A Change for our Educational Displays
A Change for our Educational DisplaysDecember 25, 2021
Since the first guests arrived on July 12, 1913, the Great Hall has always been the heart of the historic Grove Park Inn. Flanked at either end by twin fireplaces large enough to burn eight-foot logs, the spacious room has always been lit by massive Roycroft chandeliers designed by the talented Victor Toothaker, who also designed the unique eight-foot clock which still greets each guest who walks through the front door.
The longevity of our National Arts and Crafts Conference can be attributed to several factors, including the presence of the Great Hall. We have all been to other events where we met someone briefly, then never got the opportunity to take up our conversation with them again. At the Grove Park Inn, however, the Great Hall provides us with an informal meeting place, where after each small group discussion or seminar we can relax in front of the fireplaces, get a drink at the bar, watch the sun set over the Blue Ridge Mountains, and pick up our conversations where we left off.
In the early years of the Arts and Crafts Conference we began placing three glass display cases in the Great Hall, filling each one with objects of interest to collectors and often tied to one of our seminars or discussion topics. These displays contributed to the educational element of our conference, helping to fulfill our purpose of increasing our knowledge and appreciation of those items we live with in our homes.
The combined popularity of both the educational display cases and the Great Hall has prompted us to change the location of the cases this year. Rather than sacrificing needed seating in the Great Hall, we are moving the three cases down to the Vanderbilt Wing eighth floor where our shows are always held.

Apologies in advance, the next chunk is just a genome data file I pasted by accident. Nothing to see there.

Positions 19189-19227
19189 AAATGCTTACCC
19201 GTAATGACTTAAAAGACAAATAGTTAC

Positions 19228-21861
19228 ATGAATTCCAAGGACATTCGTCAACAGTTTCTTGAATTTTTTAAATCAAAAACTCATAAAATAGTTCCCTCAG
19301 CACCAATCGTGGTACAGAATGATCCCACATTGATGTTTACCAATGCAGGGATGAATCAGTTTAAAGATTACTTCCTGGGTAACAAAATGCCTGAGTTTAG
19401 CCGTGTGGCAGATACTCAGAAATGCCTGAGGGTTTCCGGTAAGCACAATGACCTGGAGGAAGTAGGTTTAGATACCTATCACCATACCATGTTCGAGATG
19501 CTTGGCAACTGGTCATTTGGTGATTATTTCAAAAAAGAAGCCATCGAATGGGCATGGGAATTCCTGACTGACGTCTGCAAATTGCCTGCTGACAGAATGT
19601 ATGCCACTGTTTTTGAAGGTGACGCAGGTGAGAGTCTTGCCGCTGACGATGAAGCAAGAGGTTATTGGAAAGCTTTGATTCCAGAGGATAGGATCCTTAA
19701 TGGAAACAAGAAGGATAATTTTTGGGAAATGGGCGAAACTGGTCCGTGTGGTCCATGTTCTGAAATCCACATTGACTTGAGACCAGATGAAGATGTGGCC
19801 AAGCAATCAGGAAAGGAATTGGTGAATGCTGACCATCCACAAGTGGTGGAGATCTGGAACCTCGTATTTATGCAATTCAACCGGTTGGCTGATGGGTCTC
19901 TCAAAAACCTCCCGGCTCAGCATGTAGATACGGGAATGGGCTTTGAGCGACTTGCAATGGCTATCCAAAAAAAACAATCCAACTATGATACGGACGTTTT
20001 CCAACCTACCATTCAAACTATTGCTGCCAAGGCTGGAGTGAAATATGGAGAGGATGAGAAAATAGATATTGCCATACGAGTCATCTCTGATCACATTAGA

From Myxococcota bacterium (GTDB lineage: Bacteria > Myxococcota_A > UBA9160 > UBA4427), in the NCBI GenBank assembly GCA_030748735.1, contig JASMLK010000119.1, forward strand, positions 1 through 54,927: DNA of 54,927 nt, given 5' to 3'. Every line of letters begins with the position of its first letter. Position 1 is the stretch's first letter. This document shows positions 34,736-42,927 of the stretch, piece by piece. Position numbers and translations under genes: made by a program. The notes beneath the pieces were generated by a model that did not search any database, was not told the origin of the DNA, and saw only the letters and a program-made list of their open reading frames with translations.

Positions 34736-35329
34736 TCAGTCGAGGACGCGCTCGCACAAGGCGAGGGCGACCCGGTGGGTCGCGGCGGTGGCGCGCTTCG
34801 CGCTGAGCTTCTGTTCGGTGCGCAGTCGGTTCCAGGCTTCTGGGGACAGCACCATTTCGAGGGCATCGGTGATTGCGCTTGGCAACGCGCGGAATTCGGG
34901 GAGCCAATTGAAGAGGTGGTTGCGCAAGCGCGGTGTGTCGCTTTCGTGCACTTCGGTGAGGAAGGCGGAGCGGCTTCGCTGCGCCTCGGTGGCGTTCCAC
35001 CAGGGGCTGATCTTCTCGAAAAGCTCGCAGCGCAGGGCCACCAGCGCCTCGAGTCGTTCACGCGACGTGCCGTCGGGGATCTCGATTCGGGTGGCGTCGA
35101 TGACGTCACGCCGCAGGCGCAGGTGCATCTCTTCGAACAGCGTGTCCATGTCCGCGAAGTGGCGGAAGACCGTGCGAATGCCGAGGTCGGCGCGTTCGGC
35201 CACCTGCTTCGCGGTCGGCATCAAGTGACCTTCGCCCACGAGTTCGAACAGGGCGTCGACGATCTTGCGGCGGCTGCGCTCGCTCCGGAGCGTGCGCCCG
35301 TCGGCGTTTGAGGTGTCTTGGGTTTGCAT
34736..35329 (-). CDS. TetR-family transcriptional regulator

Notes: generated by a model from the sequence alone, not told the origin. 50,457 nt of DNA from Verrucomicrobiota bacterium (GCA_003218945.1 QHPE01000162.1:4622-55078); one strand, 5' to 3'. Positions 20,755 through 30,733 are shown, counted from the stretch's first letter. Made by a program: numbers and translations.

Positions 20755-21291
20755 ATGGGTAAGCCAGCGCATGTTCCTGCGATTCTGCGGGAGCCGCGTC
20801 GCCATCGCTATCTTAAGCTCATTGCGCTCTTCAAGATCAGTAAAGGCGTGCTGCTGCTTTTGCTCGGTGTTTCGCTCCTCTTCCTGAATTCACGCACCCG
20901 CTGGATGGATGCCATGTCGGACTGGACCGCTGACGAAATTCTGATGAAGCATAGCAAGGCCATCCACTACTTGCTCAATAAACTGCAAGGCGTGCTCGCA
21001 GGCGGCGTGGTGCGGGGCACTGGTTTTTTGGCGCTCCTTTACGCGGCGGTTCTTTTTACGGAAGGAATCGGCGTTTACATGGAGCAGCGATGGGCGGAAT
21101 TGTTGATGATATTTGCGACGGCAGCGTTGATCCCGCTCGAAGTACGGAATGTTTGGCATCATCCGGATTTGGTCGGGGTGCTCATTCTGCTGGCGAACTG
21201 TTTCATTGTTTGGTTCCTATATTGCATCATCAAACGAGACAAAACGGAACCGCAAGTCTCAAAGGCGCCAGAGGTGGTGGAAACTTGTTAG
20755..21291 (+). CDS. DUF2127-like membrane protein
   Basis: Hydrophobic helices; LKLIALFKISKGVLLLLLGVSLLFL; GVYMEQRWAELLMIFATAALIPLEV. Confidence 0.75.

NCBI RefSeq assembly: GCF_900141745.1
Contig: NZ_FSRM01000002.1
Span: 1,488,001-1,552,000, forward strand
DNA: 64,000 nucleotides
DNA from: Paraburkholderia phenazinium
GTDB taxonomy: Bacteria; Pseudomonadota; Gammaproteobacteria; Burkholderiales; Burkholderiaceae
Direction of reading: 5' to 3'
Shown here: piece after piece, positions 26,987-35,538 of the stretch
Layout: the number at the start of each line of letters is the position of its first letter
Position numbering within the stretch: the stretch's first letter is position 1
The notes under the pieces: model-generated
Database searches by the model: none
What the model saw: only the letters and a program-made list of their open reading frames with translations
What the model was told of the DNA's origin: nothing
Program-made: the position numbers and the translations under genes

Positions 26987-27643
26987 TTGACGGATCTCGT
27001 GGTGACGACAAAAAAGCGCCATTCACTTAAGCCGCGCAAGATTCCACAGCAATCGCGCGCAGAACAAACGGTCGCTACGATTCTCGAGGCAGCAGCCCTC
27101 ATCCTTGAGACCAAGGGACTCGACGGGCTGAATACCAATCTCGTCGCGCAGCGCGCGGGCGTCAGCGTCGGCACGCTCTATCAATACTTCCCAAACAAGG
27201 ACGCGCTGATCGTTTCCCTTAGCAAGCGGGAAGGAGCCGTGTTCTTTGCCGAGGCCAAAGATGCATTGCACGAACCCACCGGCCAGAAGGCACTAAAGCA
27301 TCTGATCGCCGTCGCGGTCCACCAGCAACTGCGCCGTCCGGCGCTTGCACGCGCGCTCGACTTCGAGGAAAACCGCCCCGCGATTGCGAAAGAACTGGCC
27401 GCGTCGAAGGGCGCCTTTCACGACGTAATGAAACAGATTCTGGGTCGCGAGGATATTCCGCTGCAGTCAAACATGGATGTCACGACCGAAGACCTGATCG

The move will enable us to provide better security for the valuable antiques displayed in each case. It will also enable us to spread the cases out, rather than clustering them in the Great Hall around one of the few electrical outlets in the room. In their new locations, you will be able to view each glass case from a variety of angles, providing us with a better perspective and even greater appreciation for the art and the craft inherent in each piece.
This year we are looking forward to three fresh exhibits. Seminar speaker Riley Humler and the American Art Pottery Association will be focusing our eyes on Rookwood pottery made after 1915. Discussion leader Ron Ciarmello, who is writing a book on Stickley Brothers copper, will be bringing pieces from his growing collection for us to inspect. Dianne Ayres, yet another discussion leader, will be illustrating the design elements of the Arts and Crafts style in our third case, which ties in with Andre Chaves’ Friday evening seminar on the evolution of Arts and Crafts designs.
Combined with all of the other elements to be included in the 35th National Arts and Crafts Conference and Shows, the display cases, small group discussions, and seminars will once again make this “the most important weekend of the year for Arts and Crafts collectors.”
For more information, please go to www.Arts-CraftsConference.com.